Don’t Just Sit There: The Case Against Sitting Gets (Even) Stronger

A new study adds to the mounting evidence that the kind of prolonged sitting most of us do every day is killing us. That’s the bad news.

The good news — which this new study in the journal Diabetes Care also demonstrates — is that simply breaking up those long hours of sitting with a little walking can help.

Last November, at AICR’s Research Conference, we highlighted exciting research that measured several common indicators of cancer risk (like insulin resistance, waist circumference and inflammation) and found that adding even brief activity breaks decreased these indicators in ways linked to lower cancer risk.

One of the researchers we featured, Dr. Neville Owen, is the new paper’s lead author. Though he specializes in heart and diabetes research, Dr. Owen made a point in his AICR presentation last year to note that the indicators he and his colleagues are measuring are the same ones used in studying cancer risk.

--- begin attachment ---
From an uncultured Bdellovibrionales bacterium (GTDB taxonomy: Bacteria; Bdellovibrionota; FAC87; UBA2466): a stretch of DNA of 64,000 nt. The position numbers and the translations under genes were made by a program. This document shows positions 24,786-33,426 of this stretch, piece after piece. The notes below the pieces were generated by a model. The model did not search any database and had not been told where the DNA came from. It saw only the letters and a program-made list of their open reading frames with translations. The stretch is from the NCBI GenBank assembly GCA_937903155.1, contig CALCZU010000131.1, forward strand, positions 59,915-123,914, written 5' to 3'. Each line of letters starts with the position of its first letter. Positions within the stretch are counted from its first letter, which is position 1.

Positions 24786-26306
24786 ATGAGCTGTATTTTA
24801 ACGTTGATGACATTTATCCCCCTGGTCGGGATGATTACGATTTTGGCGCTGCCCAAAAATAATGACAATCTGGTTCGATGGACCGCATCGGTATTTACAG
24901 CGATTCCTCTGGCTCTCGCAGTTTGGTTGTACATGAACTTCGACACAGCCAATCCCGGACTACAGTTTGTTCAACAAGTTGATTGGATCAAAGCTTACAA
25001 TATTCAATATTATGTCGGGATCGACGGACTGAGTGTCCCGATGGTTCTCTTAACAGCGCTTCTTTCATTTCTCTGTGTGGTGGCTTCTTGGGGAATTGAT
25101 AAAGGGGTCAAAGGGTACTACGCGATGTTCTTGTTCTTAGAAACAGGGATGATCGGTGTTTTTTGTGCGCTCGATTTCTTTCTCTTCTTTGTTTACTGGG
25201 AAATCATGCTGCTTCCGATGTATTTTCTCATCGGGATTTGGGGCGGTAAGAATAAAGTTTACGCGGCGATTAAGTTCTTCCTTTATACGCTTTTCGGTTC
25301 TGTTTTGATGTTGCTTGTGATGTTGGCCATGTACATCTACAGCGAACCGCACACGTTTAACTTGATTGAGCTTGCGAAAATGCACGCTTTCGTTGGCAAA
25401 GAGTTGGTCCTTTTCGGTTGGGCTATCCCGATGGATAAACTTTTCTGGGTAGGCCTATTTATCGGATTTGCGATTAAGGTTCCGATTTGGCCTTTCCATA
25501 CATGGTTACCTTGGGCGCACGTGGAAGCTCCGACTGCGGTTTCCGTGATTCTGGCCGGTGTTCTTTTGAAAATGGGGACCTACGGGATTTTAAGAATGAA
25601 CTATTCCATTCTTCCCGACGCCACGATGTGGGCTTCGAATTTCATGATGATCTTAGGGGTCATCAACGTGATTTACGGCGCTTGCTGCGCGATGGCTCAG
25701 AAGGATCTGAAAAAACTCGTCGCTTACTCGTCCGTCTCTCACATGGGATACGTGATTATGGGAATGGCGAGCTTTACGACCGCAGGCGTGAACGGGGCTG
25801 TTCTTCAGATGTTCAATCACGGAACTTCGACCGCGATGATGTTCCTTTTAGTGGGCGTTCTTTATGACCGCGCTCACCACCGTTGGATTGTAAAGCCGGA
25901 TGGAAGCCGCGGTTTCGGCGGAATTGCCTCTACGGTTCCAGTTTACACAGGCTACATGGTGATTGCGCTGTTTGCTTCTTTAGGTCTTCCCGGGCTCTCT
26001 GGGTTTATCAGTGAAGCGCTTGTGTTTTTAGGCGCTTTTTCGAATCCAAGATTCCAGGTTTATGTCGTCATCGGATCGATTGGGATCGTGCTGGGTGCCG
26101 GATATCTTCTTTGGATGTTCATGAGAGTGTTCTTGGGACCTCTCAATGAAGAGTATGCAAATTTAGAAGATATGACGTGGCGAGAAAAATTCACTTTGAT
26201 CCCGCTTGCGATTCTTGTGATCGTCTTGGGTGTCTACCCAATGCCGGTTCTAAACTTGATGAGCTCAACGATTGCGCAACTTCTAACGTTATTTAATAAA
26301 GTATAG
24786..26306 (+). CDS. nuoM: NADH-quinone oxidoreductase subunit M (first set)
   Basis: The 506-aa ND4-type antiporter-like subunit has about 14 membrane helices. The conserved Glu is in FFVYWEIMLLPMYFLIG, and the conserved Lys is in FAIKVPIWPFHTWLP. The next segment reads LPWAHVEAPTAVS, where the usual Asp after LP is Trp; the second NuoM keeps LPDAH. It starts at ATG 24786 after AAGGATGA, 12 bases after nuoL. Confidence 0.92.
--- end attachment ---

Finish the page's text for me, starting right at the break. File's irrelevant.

Case in point: In the new Diabetes Care study, 22 overweight and obese adults engaged in a randomized trial. One group remained sitting for several hours; another group rose from their desks every 20 minutes to take a light-intensity 2-minute walk; a third group rose from their desks every 20 minutes to take a moderate-intensity 2-minute walk.

Those subjects who’d broken up their sitting time had markedly (23 to 30 percent) lower levels of glucose and insulin than those who’d sat for the whole time. This is an important finding with long-range implications for people with insulin resistance or Type 2 diabetes (the authors note that the effect of those brief bouts of activity is comparable to the effect of some drugs used in treating insulin resistance.)

But because diabetes and cancer share so many risk factors, this research has implications for those looking to lower their risk of cancer as well.

For some ways to get moving at work, watch our 3-Minute Office Workout.

 


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